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The history of the stock market has been one of bubbles and bursts. From the South Sea boom of the early 18th century to the oil crisis of the 1970s, we've seen how rapidly confidence can inflate the market, and how dramatically major shocks can bring it down in periods of overconfidence.
We may be on the verge of yet more dark times, once again fuelled by a drop in investor confidence. Last month Ernst & Young revealed that UK-listed firms have issued 313 profit warnings in the last twelve month, the largest number of downgrades since the low points of the Long Recession. The news follows a turbulent few months which have seen rocky growth in China and an unprecedented plunge in commodity prices.
Profit warnings frighten investors, and with good reason. However, this is as much down to what a warning says about the business’ future as to the fact that that it often comes out of the blue. We react much more impulsively to last-minute news than we do when we have more time to plan ahead.
The truth is that profit warnings often fail to tell the whole story. While on the surface they may give investors the impression that a business is losing its way, a downward turn can also be caused by unpredictable external factors, like the unseasonably mild weather that hit the retail sector over Christmas, or long-term internal transformation initiatives. Context is therefore just as important to measuring a business’ financial health as its stock price.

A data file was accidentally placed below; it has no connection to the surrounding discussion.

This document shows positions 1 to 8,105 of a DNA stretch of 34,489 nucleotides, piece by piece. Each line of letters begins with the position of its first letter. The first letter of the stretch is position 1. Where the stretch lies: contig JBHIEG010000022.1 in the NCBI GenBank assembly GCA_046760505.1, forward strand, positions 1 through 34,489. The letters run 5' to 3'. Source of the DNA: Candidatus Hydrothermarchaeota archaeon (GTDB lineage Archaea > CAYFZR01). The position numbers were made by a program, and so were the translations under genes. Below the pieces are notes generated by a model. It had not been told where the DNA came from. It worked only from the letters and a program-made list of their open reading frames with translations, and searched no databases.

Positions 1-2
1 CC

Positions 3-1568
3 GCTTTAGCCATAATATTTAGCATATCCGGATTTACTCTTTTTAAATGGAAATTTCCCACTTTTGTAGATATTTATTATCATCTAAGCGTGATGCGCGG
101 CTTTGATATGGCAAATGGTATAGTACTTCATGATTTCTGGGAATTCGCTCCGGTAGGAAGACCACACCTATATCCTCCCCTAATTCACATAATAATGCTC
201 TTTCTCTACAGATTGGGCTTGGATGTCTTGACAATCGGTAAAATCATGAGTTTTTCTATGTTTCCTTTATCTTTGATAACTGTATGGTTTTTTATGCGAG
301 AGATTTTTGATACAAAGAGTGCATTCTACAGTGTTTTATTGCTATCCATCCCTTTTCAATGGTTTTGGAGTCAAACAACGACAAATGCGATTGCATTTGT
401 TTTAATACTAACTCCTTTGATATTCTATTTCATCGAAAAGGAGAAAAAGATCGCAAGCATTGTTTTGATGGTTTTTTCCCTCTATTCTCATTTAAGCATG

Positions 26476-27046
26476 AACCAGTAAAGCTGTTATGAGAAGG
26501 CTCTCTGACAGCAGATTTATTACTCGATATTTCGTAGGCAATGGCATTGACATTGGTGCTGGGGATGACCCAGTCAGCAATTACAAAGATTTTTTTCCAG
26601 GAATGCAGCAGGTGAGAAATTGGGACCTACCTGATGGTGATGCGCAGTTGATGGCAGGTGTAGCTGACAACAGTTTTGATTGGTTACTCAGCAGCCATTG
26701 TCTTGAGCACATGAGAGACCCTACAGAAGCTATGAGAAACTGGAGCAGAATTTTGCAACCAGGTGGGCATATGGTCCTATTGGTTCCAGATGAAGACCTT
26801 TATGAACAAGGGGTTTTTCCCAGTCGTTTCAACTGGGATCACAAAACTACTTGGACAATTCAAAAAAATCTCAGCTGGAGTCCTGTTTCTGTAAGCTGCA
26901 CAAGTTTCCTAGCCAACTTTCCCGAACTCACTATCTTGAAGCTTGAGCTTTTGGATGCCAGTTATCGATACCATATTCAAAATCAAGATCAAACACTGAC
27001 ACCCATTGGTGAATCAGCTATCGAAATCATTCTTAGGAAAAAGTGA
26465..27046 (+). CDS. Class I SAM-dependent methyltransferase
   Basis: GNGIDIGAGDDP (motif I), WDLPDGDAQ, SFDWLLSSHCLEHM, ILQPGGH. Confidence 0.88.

Fortunately, today’s back-office technologies have made companies agile enough to anticipate a potential downturn and react well ahead of time to mitigate its impact. For example, a fashion retailer could move forward the release of its spring lines or step up marketing around its year-round best-sellers if it anticipates low demand ahead of a warm winter.
Of course sometimes the market just doesn’t move the way we expect. In these instances the best course of action is to flag an impending missed projection as soon as possible and keep stakeholders posted every step of the way. Being transparent gives investors peace of mind; it shows them their money is in the hands of a company that prioritises their investment and is operating in their best interest.
And while this won’t necessarily make the business’ balance sheet look any better, understanding the context behind a downturn and knowing what plans are in motion to turn things around makes profit warnings easier to swallow. At the very least, this reduces the panic and resulting drop in investor confidence that usually accompanies a missed projection.
A commitment to openness and transparency is essential, but business can only deliver on this promise if it can access and share detailed information on its various operations in near real-time. This is where cloud finance applications play a role. They allow organisations to centralise and analyse huge volumes of information from across the business in a matter of minutes, putting them in a position to not only share the latest outlook with investors but also adapt their plans to meet new contingencies.
There is of course no way to completely eliminate the effects of a difficult economic outlook on investor confidence, but like any savvy gamblers investors prefer to make decisions based on as much sound information as possible. By being faster and more detailed in the way they share financial data outside their organisation, businesses can give stakeholders the complete picture they need to make a well-founded assessment.
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